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Thursday, January 13, 2011

When In Doubt, Change Strategy

So I go and complain that I'm not getting any love from the several agents I've sent my demo to when I read something that changed everything.

As I was futzing around the internet, I came across the Voice Over Extra site.  Now, at first, I figured it was just a bunch of advertisements from people who hold themselves out as "coaches," looking to separate me from my hard earned money.  I have to admit, living in Southern California has jaded me a bit in this respect.  I start from a position that if I live in the entertainment capital, those from outside the capital must be a "nobody."  I am quickly discovering the opposite; looks like the "nobody" is writing this blog.  Heh.  Back to the point.  As I am perusing the site, I discover a series of articles for newcomers including this one.  Mind you, I went to the one-day training seminar at the Marc Graue Recording Studio, so I knew everything I needed to know about how to break in to the voiceover biz (note use of hip insider lingo!).  Of course, my notes and recollection of what to do are a bit fuzzy, but I do remember the advice of sending out my demo to as many people as possible (although I seemed to focus on agents only). What could this guy possibly have to say to one so close to voiceover stardom?

Plenty.

The author, Robert Sciglimpaglia, lays out the steps to building your career with brutal honesty. His directions get right to the heart of the matter.  For me, this meant what I was doing was all wrong.  His approach does not involve agents and the endless search for one.  Instead, he advocates a direct marketing approach to getting your foot in the door.  I won't bore you with restating the article here; you really should read it for yourself.  Instead, I'll tell you what I've done since reading it.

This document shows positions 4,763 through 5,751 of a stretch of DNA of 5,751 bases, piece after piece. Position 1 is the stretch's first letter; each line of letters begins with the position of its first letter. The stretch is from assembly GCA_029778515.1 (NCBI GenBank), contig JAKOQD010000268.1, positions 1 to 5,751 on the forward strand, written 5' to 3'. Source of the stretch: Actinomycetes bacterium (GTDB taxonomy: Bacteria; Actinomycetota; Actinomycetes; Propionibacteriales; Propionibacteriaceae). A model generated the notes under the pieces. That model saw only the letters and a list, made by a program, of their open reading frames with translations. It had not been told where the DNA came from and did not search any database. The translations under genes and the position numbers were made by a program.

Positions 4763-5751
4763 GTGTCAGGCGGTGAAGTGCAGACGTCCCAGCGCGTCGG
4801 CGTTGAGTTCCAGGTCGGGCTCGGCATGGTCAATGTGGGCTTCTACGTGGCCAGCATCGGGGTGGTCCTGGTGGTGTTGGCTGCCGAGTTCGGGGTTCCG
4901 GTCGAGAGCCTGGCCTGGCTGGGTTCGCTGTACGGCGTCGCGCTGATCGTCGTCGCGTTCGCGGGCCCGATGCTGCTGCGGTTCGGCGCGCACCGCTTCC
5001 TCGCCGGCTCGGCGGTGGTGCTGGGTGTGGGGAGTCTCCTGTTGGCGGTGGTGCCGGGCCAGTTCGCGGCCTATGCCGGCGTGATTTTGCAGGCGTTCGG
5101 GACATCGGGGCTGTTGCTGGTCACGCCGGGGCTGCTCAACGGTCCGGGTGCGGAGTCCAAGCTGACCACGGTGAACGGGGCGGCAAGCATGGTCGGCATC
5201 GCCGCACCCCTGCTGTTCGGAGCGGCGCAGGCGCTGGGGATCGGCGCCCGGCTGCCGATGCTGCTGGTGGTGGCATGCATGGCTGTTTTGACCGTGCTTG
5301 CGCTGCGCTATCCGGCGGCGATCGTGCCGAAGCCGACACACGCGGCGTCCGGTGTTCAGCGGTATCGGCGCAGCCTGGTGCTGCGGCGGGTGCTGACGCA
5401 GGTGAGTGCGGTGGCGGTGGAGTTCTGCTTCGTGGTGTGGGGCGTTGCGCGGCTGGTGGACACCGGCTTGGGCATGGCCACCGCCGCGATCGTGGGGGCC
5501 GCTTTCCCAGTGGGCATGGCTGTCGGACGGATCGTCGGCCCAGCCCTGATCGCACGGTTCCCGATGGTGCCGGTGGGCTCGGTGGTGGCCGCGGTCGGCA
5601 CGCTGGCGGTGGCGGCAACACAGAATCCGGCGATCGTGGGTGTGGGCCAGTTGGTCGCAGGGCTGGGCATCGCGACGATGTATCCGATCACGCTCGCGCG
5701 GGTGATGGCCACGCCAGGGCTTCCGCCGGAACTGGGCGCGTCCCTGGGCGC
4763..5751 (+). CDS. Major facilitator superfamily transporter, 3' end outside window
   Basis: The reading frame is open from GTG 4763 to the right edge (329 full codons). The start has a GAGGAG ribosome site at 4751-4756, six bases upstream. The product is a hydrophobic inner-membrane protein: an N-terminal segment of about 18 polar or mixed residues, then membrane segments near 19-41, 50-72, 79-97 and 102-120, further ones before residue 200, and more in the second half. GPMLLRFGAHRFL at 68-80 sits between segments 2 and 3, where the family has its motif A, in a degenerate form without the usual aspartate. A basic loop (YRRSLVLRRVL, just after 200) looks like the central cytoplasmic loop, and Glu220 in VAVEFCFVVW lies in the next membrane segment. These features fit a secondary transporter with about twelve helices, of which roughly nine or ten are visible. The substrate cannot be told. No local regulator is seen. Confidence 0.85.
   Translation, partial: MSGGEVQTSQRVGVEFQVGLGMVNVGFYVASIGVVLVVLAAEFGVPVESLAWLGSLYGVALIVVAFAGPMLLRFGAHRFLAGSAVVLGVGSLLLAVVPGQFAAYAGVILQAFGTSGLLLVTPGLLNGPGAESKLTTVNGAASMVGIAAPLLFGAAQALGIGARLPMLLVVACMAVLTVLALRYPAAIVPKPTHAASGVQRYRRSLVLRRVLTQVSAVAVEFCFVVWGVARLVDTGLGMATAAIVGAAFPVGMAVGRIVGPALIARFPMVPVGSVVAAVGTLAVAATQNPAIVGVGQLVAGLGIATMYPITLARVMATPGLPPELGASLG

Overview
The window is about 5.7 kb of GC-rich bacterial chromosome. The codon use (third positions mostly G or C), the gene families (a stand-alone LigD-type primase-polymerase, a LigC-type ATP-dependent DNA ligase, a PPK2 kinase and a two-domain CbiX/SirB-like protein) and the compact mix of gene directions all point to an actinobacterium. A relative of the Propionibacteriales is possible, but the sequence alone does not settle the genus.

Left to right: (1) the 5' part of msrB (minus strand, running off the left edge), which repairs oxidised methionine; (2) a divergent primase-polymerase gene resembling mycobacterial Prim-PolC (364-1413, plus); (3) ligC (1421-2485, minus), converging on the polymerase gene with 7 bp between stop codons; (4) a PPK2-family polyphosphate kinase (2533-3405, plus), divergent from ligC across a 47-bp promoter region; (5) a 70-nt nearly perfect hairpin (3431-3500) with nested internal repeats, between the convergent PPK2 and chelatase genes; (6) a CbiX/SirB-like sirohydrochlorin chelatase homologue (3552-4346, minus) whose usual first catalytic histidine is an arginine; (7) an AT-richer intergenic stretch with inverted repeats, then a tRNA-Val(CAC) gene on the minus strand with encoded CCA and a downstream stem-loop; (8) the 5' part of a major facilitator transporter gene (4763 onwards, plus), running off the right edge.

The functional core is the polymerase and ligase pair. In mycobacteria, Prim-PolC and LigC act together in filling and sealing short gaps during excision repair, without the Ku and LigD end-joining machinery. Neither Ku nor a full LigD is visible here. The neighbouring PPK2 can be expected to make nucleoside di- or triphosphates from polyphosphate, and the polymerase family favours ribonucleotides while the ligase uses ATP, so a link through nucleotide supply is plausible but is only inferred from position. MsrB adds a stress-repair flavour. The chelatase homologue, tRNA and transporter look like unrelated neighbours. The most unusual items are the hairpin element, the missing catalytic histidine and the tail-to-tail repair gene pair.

First, I went against my better nature and signed up for a premium membership with Voice 123.  I don't plop down $300 without thinking and doing a little research (unless I'm playing video poker, that is).  I looked at other "pay to play" sites, and I think this one fits my needs the best.  If I'm wrong, I won't renew. 

Now, why did I do this?  Easy.  It provides me access to auditions that I would never know about; gives me an excellent resource of hundreds of contacts in the VO world that Google can't help me with; allows me to hone my skills through auditions, and; provides valuable feedback for my efforts.  So far, I have had one audition, but I've only been signed up for one day.  Good record so far.

Next, I'm getting over my fear of putting my name and face out there.  If I want to make money at this, I'm going to have to tell people what I do.  That means sending e-mails to different sources, whether or not I think it's the right place to send it.  Getting on social networking sites and telling them what I do.  Giving feedback to others when asked.  Participating in on-line forums and linking back to my site and blog.  These are just some of the ways I'm changing my strategy and upping the aggression.  If an agent calls, I'll listen. But I'm not just going to keep sending CD's out to people who could give two shits about what I do.

If becoming successful is a "numbers game," then I'm upping the numbers.  So, when my enthusiasm was flagging, one article has given me hope.  I'm reading with the appetite of lion coming off a power fast.  Absorbing what is useful and throwing away that which is not (thanks, Bruce Lee!).

Well see how this goes from here.

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